Under real world conditions, the Pfizer and Moderna Covid-19 vaccines provide highly effective protection, according to a new report from the US Centers for Disease Control and Prevention.
At full vaccination, the vaccines were 90% effective at preventing infections, including infections that had no symptoms. At least 14 days after first dose but before second dose, they were 80% protective, according to the agency's Morbidity and Mortality Weekly Report published Monday. The CDC said it is the first of many planned Covid-19 vaccine effectiveness studies.
The study looked at how the vaccines protected nearly 4,000 health care workers and first responders. The volunteers in the study worked in eight locations around the country and had been observed from mid-December to mid-March.
The CDC tested volunteers routinely regardless of symptoms. The CDC also monitored the volunteers through text message, e-mail and direct medical reports. The volunteers also did a nasal swab once a week.
Most of the volunteers, more than 62%, had received both doses of either a Pfizer or Moderna Covid-19 vaccine. More than 12% had received just a single dose.
Among the 2,961 people vaccinated with one or more doses and the 989 unvaccinated participants, a total of 205 had a positive PCR test for Covid-19. One hundred sixty-one infections were identified when participants were unvaccinated; eight were identified among those partially immunized and three were identified among those fully immunized -- more than 14 days after their second dose of vaccine. Thirty-three identified cases were excluded because the person's immune status was not clear.
More than 87% of Covid-19 cases had symptoms. Nearly 23% of the cases sought help from a doctor. There were two hospitalizations, but no deaths.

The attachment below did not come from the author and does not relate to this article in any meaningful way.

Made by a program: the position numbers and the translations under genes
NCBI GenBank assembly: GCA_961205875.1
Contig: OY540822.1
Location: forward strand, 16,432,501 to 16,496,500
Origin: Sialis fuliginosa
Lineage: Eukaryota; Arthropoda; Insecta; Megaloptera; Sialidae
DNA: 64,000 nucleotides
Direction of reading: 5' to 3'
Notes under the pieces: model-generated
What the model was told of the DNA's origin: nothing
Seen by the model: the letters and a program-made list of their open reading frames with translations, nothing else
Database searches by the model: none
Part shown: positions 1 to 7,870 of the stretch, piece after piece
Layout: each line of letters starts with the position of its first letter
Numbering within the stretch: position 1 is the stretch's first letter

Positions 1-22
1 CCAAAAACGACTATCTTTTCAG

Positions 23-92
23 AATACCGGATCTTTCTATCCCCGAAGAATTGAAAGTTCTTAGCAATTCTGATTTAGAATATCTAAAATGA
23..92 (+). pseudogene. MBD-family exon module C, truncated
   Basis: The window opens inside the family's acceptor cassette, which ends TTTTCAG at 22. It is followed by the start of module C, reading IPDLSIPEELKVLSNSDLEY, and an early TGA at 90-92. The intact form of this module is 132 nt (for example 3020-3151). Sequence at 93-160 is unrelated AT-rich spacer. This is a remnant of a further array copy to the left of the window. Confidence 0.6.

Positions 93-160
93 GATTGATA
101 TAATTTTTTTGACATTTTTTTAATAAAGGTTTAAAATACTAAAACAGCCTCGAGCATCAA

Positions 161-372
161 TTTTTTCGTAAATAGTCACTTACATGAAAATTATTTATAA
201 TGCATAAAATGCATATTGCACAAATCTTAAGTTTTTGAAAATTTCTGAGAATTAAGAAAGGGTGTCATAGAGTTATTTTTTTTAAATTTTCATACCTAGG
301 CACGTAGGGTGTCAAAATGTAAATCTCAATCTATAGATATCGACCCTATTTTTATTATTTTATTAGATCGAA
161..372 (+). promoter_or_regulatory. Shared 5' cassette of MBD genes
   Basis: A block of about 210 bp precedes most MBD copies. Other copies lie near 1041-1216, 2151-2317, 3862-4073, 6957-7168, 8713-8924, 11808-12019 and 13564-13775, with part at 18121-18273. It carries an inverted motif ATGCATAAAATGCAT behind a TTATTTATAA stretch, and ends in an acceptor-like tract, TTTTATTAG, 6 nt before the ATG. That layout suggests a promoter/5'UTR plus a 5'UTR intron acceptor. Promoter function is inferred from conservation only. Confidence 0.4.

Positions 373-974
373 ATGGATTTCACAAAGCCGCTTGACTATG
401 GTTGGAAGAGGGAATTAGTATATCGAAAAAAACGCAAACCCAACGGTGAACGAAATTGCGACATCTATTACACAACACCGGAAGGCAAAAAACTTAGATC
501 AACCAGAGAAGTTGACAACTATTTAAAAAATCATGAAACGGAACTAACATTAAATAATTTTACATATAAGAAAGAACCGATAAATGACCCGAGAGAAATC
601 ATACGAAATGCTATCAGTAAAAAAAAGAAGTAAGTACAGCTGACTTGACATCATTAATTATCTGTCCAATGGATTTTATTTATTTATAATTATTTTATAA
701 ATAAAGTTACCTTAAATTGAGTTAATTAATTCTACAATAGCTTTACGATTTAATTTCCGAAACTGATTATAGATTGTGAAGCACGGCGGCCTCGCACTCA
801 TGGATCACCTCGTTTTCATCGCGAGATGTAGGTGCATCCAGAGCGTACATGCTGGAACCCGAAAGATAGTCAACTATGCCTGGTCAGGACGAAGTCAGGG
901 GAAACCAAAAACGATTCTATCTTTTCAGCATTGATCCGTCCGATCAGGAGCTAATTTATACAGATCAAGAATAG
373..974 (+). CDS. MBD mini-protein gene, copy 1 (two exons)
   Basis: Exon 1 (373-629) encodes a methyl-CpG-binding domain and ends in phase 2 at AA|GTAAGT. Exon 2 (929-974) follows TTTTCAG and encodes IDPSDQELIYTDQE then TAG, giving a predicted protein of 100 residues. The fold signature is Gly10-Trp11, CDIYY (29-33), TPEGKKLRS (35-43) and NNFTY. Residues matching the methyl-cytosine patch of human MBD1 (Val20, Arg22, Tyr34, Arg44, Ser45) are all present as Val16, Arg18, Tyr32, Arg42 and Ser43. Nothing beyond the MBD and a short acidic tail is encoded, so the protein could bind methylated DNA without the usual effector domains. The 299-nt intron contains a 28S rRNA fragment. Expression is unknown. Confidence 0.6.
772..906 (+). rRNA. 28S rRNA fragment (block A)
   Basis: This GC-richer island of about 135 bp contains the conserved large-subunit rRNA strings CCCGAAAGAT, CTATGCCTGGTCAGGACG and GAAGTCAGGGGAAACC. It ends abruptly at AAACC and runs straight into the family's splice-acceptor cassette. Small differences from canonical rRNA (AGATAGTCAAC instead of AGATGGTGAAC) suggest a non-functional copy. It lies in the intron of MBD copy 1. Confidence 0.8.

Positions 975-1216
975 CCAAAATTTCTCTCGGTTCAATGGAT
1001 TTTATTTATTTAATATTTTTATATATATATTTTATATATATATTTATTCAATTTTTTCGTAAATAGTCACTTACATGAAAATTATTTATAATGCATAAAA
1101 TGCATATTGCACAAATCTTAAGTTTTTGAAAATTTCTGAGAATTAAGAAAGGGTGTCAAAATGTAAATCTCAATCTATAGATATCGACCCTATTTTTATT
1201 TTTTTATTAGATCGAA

The results of this study are similar to what scientists saw in clinical trials for the vaccines, but studies like this are important to show how effective the vaccines are, particularly in a population that, through their work, can encounters a large number of people who have Covid-19.
The results showing the level of protection from a single dose after two weeks are similar to findings from other recent studies in the UK and Israel.
'Reducing the risk for transmissible infection, which can occur among persons with asymptomatic infection or among persons several days before symptoms onset, is especially important among health care personnel, first responders, and other essential and frontline workers given their potential to transmit the virus through frequent close contact with patients and the public,' the report concluded.
'This study is tremendously encouraging,' CDC Director Dr. Rochelle Walensky said Monday at the White House Covid-19 briefing. 'These findings also underscore the importance of getting both of the recommended doses of the vaccine in order to get the greatest level of protection against Covid-19, especially as our concerns about variants escalate.'
'Our national vaccination efforts are working,' Walensky added.
The US has made a big push to get people vaccinated. As of Monday, nearly 29% of the US population -- more than 95 million people -- have received at least one dose, and nearly 16% of the population -- about 52.6 million people -- are fully vaccinated, CDC data shows. Among those 18 and older, more than 1 in 5 are fully vaccinated.
'Get vaccinated when you can,' Walensky said. 'So that all those people that we all love will still be here when this pandemic ends.'